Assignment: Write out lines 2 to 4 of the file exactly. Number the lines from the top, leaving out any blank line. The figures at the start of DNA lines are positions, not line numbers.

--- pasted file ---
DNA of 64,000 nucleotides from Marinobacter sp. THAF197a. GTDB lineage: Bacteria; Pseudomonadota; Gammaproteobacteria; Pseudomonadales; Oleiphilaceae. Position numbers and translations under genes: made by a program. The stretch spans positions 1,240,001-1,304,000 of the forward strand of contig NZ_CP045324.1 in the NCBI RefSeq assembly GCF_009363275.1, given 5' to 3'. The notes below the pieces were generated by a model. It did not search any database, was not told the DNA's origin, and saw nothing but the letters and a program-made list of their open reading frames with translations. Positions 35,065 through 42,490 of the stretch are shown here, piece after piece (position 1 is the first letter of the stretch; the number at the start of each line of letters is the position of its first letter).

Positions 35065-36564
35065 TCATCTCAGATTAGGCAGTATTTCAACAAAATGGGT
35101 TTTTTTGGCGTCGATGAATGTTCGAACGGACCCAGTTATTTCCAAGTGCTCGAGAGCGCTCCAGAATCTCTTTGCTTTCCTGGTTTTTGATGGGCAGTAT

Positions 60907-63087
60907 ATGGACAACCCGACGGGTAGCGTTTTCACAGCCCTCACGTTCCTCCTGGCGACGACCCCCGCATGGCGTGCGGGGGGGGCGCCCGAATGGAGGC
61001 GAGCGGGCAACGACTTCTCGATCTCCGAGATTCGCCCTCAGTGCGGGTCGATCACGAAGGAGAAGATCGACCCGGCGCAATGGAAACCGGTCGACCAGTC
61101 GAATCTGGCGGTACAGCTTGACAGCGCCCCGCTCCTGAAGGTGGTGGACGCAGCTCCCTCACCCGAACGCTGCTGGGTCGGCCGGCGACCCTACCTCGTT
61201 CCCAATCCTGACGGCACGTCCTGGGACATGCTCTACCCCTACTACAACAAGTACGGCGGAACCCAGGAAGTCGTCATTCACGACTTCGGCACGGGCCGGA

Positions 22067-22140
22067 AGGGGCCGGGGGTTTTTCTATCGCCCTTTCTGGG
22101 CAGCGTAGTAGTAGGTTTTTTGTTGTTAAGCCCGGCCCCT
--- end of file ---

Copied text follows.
Positions 35065-36564
35065 TCATCTCAGATTAGGCAGTATTTCAACAAAATGGGT
35101 TTTTTTGGCGTCGATGAATGTTCGAACGGACCCAGTTATTTCCAAGTGCTCGAGAGCGCTCCAGAATCTCTTTGCTTTCCTGGTTTTTGATGGGCAGTAT